One of the suspected culprits in pollinator decline is the loss of the amount and diversity of forage habitat. This decline not only affects managed honey bees, but includes other pollinators, such as butterflies and moths. Wild bumblebees, for example, are crucial for pollinating some plants and who not only face declines in habitat but are fighting pathogens that are spread to them by honey bees. While habitat loss is not likely the sole cause of increased morbidity in pollinators, access to high quality, local sources of nutrition may be crucial for maintaining colonies already struggling with other stresses, such as disease.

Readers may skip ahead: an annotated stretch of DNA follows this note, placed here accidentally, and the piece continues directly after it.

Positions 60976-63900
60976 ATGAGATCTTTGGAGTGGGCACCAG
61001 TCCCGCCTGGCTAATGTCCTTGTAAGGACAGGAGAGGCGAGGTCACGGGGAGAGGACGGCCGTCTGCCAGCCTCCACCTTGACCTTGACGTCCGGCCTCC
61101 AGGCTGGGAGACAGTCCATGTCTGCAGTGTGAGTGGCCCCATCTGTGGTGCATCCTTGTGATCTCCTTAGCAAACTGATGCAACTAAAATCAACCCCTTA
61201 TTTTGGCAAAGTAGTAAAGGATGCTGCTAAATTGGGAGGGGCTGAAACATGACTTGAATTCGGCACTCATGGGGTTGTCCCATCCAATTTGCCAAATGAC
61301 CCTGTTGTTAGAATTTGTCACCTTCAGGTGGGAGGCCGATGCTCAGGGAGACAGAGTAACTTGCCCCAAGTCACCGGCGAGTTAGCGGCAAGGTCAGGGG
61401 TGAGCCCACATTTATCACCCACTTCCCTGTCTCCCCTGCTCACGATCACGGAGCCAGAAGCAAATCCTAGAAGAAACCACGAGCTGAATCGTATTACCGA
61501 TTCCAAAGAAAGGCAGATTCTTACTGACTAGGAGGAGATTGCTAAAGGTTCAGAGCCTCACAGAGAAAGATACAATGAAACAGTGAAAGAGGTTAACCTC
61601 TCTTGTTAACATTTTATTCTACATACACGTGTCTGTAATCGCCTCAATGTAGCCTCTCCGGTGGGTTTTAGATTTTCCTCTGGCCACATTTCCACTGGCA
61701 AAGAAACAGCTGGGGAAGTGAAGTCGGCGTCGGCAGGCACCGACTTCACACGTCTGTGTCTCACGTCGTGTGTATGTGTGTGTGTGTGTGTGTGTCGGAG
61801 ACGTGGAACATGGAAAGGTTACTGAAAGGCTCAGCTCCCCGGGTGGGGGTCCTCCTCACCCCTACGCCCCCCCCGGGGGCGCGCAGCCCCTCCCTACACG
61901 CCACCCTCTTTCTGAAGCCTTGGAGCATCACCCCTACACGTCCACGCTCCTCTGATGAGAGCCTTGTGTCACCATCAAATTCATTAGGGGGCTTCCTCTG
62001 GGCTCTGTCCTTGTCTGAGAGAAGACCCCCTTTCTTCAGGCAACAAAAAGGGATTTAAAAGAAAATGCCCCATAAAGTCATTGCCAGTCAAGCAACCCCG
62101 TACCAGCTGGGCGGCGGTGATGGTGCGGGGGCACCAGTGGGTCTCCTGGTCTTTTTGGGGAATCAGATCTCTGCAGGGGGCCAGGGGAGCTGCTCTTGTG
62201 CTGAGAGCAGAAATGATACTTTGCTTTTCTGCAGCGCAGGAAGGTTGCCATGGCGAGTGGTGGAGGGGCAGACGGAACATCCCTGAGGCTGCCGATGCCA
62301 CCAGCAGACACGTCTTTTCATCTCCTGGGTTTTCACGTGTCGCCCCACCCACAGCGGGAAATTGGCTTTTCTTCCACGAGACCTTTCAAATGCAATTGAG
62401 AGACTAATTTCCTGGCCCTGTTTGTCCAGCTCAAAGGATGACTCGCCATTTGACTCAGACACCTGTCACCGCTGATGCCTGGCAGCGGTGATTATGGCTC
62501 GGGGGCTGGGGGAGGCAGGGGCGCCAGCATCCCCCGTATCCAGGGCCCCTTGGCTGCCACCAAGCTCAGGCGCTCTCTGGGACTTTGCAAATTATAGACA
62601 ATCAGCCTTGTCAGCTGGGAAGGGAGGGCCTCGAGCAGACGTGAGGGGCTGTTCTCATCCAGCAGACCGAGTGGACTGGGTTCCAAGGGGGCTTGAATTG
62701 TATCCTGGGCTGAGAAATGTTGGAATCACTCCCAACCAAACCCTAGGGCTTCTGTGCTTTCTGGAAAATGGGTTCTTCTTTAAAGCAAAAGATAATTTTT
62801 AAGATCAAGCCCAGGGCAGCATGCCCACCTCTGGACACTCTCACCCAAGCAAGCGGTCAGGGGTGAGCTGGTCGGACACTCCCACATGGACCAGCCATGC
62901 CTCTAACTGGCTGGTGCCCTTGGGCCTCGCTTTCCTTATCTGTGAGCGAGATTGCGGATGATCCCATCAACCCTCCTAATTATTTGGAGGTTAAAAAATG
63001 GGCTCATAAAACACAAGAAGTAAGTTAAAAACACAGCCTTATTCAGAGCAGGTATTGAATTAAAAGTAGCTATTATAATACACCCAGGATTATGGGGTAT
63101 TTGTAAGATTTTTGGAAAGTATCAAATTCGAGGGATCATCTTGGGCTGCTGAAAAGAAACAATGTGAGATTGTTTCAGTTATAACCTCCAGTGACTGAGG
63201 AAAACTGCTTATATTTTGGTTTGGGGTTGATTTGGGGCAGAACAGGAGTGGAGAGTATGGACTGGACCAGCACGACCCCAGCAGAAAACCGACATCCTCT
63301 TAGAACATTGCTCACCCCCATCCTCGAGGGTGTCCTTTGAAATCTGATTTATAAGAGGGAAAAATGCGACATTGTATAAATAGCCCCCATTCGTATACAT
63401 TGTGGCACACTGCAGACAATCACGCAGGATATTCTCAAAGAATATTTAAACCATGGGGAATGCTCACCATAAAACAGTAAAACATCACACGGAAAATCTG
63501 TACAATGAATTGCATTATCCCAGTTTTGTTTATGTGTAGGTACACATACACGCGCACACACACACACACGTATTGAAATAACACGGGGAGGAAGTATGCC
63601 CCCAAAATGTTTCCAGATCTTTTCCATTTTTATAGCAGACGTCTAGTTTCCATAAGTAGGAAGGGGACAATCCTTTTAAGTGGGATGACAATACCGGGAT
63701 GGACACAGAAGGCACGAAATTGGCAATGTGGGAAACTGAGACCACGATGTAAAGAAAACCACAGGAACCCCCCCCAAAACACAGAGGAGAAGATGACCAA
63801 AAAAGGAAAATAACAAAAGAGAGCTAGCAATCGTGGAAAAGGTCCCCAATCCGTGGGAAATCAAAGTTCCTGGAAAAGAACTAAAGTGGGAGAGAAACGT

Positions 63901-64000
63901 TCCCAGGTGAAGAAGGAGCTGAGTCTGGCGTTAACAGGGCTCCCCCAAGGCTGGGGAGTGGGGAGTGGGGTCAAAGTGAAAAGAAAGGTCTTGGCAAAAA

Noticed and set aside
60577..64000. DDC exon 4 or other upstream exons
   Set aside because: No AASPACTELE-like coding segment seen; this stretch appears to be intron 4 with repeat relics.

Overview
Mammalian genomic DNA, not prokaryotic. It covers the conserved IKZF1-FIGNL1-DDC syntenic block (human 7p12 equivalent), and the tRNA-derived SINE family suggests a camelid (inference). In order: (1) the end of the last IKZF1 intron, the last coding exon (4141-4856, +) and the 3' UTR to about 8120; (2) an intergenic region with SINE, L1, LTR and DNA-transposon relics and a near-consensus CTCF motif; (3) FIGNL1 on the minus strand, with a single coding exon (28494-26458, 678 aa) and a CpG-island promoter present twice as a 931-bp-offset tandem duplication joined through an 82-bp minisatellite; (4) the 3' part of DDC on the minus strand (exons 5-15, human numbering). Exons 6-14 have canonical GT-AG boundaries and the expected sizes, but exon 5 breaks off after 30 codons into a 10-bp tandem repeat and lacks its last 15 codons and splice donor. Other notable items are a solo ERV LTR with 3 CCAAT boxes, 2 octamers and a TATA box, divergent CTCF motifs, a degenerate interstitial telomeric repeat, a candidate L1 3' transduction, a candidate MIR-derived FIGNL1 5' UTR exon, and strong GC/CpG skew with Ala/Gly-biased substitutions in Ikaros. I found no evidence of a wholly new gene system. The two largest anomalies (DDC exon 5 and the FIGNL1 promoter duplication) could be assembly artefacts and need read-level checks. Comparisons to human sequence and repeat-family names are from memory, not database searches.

Much of this loss in habitat can be attributed to high commodity prices increasing the opportunity cost of land. Considering the well-documented challenges facing pollinators, especially honey bees, in this country, a logical place for policymakers to turn to increase pollinator habitat is through the suite of programs in the conservation title of the Farm Bill.
In the 2008 Farm Bill, Congress amended the administrative requirements for all conservation programs in order to encourage pollinator habitat development and protection. Specifically, Congress gave USDA the authority to encourage development of habitat and to encourage the use of conservation practices that benefit pollinators. This authority was broad and spans the administration of all conservation programs in the Farm Bill.